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Watercolor Lemon Reference Image
Lemon Watercolor Pencil Drawing
I start off with an outline pencil drawing using a mechanical pencil. I prefer the mechanical pencils as you get a uniform line every time and it never needs sharpening. Also, if you carry it around in your bag, you don’t get graphite over everything which gets very annoying after a while.
The reference image has a grid on it and, if you’re not confident in your drawing please use the grid. I generally grid up the photos into quarters and size the reference to be approx 9″x12″ or 11″x14″. This makes it easier to grid up your paper without doing any convoluted math.
If this were an oil painting we could happily draw the grid on the canvas in the knowledge that the opaque paint would cover it up later. With watercolor we can’t do this as it’s a transparent medium. I find that even if the graphite lines are very very faint they still leave a faint mark when you erase them which we don’t want. To avoid this and still benefit from the grid I put a dot where the grid lines cross. This gives me a reference dot which is useful but doesn’t show up after we’ve put the paint on.
I have many more step-by-step tutorials and videos!
A lot of the basic skills in watercolor painting involve seeing and mixing colors of the right value. To help us with this I’ve adopted two tools used by many other people but in particular Paul Foxton (whose workshops and classes I highly recommend).
A Value Scale is An Invaluable Tool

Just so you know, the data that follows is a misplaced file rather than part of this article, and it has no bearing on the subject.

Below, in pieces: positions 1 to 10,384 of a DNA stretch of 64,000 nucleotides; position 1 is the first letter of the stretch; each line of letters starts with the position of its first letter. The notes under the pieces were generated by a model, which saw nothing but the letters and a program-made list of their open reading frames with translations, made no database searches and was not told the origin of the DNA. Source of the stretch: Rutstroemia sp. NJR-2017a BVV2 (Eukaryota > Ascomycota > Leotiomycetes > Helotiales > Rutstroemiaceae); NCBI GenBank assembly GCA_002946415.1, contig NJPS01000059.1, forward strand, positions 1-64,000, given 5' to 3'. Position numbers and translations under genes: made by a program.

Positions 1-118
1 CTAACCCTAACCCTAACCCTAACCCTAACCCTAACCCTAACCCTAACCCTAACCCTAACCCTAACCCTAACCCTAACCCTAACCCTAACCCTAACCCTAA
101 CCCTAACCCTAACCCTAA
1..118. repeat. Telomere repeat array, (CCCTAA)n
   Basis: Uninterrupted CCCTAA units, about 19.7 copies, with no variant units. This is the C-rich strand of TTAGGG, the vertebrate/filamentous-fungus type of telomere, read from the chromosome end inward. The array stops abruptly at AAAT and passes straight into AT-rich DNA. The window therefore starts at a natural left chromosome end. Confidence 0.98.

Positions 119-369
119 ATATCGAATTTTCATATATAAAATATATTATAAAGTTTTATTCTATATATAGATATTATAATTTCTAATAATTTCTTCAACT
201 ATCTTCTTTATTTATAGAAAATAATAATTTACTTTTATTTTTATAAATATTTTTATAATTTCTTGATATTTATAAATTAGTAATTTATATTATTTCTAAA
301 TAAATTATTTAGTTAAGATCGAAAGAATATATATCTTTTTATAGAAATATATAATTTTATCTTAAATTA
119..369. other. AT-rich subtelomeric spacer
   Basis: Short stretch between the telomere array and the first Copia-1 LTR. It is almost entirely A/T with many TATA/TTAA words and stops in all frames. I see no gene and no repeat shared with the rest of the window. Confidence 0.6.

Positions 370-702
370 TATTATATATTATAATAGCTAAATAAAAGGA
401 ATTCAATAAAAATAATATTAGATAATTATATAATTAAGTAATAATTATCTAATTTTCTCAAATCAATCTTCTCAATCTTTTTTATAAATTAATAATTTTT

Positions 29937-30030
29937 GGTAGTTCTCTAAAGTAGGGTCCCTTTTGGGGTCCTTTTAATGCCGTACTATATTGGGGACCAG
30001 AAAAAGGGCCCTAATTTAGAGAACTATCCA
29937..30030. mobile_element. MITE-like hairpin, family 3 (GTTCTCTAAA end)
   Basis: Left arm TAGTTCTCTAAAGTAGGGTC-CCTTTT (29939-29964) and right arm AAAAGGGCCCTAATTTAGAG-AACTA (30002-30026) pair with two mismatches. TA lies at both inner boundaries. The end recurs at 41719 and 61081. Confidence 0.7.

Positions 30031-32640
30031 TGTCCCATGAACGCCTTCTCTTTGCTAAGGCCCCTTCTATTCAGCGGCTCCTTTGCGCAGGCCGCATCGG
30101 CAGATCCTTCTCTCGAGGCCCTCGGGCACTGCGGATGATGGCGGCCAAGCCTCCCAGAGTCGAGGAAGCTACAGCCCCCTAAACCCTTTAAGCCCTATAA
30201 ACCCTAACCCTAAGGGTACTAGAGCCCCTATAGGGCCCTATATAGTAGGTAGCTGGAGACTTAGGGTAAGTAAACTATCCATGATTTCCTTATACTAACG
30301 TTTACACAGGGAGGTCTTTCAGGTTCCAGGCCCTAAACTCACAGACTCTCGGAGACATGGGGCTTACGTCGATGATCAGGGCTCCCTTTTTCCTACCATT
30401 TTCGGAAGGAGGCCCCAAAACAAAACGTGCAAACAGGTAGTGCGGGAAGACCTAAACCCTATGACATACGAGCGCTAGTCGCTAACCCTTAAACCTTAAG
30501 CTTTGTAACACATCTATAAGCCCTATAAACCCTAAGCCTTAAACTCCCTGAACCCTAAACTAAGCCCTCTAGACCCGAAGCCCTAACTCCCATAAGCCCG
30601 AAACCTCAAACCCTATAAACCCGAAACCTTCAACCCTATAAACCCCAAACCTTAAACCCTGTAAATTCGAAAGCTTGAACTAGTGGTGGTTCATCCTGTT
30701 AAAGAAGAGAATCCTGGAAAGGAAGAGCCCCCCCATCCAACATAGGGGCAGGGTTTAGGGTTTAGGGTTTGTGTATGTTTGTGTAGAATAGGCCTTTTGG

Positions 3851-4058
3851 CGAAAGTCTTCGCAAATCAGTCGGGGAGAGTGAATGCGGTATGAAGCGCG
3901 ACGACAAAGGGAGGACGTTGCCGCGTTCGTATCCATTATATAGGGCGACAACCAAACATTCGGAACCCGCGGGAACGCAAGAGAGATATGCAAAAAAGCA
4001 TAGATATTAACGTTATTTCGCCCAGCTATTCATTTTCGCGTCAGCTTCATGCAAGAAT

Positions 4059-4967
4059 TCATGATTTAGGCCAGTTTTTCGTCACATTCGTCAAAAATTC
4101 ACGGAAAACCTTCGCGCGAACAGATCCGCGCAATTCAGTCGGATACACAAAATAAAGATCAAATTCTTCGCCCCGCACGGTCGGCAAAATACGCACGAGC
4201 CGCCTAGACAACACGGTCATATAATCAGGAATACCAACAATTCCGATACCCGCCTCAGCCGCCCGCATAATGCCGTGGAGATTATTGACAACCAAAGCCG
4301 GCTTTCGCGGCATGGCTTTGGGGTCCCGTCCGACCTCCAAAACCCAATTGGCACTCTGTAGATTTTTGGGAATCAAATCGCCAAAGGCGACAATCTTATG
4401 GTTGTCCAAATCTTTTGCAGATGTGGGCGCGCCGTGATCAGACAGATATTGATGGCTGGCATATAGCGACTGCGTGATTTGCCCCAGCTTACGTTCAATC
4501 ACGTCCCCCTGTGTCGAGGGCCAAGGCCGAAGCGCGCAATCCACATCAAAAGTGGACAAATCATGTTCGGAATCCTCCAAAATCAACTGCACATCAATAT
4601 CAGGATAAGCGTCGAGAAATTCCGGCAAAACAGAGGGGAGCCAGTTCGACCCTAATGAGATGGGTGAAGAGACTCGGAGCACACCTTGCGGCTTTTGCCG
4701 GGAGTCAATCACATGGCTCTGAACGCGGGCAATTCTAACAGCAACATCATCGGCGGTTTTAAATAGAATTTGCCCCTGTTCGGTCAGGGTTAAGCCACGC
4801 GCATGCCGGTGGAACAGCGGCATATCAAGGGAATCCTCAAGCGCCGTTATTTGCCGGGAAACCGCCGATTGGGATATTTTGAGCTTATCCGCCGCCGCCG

A good accurate value scale is a great investment and they’re really quite cheap so there’s not much of an outlay. I recommend the Paul Centore value scale which has 20 steps and has highly accurate neutral grays.
A Color Isolator Helps us See Color And Value
The other thing is the rather grandly titled ‘color isolator’. This is just a piece of gray card or paper colored to a mid value with a half-inch square cut from the middle. When we place this over a reference image the gray gives us a buffer between the color we want to see and everything else around it. The mid-value gray also gives us a hint as to the value. If you download the image above you can print this on your own printer. At a pinch painting a piece of card with a value 5 gray and cutting a hole in it would also work well.
Using our color isolator and value scale we can work out two important colors and values: one for the part of the lemon in the light and one for the part of the lemon in the shadow.
Using the color isolator and the value scale together we can work out the two important values. In this case we have around an 8.5 value in the light and a value 6 in the shadow. These two values are enough to create a convincing lemon. The only other thing is the highlight which is so light we can leave white paper for.
The ChromaMagic Tool Can Tell You The Hue, Value, and Chroma
If you don’t have a printed reference the ChromaMagic tool can tell you the color of any region of your reference. Just download the reference photo and go to chromamagic.com and load it up using the button in the top right corner. Clicking on any region of the reference will display the exact color of that pixel. It uses the Munsell System to show the color which is extremely useful for us painters. The Munsell system separates each color into hue (red, orange, green etc), value (light and dark), and chroma (how gray the color is) which makes it more straightforward for us to mix the right colors.
Fabulous tool to find the color and value in *any* reference photo. Basic version is free to use.
Give it a try now! The best way to use it is to have a guess first before clicking on the reference. Your color perception skills can improve in an extremely short time by guessing first then using ChromaMagic to check your guess.
Make Some Test Swatches on Some Scrap Paper
Paint the Watercolor Lemons
Interested in Learning to Paint in Watercolor?
I have many real-time videos you can paint along to. Please check out my youtube channel or see the selection here.